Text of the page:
September 8, 2009
The mark of the great football coaches is their ability to go into the locker room down a couple of touchdowns at halftime, figure out what’s going wrong, and devise a strategy to make up the difference and win.
Barack Obama’s been there before. He was there after the New Hampshire primary. The post-Iowa euphoria was replaced by the post-New Hampshire hysteria. Sure, Obama had taken Hillary by surprise in the hothouse environment of the Iowa caucuses, but Hillary had come back with actual voters in New Hampshire. Obama had to get tough, brush the Clintons back with chin-high inside heat, the only language they would understand.
He was back in the South Carolina primary. The Clintons were playing hardball, trying to peel white voters away from Obama by implying that he was “the black candidate,” like Jesse Jackson and Al Sharpton before him, in the race not to win but to raise racial issues. That slander needed to be slapped down and slapped down hard. Obama needed to show toughness, or he’d be rolled.
Again, after the Republican convention, after the nomination of Sarah Palin had catapulted the Republican ticket into an early-September lead. McCain may have made a mockery of his side’s claim to superior experience, but he had gone outside the box in picking a fresh-faced vice presidential candidate who would mix it up with the opposition, compared with Obama’s choice of a well-worn fixture of the Washington establishment. Within two weeks of the Palin selection, Obama had lost his lead and was four points down to McCain in the polls.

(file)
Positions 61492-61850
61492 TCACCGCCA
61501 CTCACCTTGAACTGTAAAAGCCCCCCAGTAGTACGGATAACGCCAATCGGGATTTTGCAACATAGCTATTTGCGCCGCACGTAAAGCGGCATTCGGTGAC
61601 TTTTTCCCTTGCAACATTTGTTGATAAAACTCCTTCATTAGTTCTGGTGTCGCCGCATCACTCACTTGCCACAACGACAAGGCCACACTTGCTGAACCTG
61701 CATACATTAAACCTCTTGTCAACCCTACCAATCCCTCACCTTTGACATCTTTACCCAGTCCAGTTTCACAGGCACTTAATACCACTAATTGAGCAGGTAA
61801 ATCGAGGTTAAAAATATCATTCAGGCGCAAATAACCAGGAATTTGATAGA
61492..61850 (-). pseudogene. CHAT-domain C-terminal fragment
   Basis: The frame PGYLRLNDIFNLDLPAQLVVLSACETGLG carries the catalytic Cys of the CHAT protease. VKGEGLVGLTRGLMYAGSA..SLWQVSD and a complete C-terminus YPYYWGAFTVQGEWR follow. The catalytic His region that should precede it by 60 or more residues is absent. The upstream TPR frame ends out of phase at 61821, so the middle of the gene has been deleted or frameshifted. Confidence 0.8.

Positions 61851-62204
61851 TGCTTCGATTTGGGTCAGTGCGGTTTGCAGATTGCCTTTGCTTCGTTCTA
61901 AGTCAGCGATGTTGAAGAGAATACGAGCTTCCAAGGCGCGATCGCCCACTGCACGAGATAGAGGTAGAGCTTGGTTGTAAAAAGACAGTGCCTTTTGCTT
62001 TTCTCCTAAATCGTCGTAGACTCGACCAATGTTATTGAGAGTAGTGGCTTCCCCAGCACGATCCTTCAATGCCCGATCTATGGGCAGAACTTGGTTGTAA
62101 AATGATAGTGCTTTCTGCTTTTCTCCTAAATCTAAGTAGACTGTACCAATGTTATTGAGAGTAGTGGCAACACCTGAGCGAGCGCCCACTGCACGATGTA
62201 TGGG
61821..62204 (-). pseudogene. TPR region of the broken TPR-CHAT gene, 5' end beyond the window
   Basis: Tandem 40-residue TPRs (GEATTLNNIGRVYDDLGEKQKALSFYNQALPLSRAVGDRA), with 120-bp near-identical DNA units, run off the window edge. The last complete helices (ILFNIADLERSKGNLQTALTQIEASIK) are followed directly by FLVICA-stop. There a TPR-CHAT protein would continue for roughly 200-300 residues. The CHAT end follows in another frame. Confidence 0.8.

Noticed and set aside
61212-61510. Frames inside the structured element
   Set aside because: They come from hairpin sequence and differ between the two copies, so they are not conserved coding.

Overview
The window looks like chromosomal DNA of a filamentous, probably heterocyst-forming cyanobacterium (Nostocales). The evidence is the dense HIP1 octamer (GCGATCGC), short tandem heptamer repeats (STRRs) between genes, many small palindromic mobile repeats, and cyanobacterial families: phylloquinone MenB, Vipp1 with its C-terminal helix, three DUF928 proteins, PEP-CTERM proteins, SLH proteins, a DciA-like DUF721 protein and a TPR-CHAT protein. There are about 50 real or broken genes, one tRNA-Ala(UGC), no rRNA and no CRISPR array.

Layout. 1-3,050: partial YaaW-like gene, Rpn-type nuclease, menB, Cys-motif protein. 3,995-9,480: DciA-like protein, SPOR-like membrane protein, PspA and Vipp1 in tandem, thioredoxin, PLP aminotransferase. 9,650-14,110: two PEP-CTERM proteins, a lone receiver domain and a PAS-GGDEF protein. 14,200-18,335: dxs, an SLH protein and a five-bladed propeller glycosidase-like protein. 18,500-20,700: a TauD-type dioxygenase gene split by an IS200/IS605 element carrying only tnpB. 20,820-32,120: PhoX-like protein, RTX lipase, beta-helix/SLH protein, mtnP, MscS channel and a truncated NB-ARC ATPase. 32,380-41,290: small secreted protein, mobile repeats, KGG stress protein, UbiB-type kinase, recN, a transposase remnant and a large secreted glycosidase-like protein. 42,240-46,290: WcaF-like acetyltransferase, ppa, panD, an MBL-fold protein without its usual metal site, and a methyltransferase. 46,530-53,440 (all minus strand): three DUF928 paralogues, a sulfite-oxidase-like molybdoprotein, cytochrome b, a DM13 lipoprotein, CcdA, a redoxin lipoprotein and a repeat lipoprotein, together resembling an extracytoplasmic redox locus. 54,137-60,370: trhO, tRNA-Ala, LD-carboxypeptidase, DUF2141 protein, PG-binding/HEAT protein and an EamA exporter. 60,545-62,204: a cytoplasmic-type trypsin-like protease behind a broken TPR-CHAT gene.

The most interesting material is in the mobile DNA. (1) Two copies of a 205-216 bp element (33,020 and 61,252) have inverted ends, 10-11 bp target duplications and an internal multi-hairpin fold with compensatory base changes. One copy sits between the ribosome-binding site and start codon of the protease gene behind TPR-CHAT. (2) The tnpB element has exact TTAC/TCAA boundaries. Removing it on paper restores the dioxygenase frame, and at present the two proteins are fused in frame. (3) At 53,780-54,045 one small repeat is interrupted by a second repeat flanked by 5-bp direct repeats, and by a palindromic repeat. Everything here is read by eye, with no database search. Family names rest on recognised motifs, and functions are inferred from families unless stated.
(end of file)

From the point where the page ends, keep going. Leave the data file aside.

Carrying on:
There are three ways of understanding what happened. One is that Obama was following a rope-a-dope strategy (if I can switch sporting metaphors) all along, letting his opponents wear themselves out and make mistakes, keeping his branded cool while letting the public see his opponents as sweaty, angry and desperate. Another is that he wasn’t a brilliant strategist but a great tactician. He didn’t foresee the great leap forward in Iowa or the surge in the caucuses, didn’t foresee Hillary’s comeback or the backfiring of the Palin strategy, but he was smart enough to take advantage of events and his opponents’ mistakes and that turned out to be enough. And a third is that Obama took the field by surprise and built an early lead, then hung on by dodging and slipping his rival’s punches until time ran out.
The politics of healthcare were excruciatingly hard from the beginning. The number of people without health insurance, forty-some-odd million, is disgracefully high for a country as rich as ours—but it’s just fifteen percent of the population; the overwhelming majority have something. Try to remake the whole system, and you win the support of the fifteen percent and the right-thinkers, the think-tankers and the viewers of The NewsHour With Jim Lehrer, who see the current system as over-complicated, wasteful and unfair.
But try and fix just the most broken part of the system, the part that leaves more than forty million people without coverage, and you turn health care reform into a program for the underprivileged, and you know how much support those programs support.*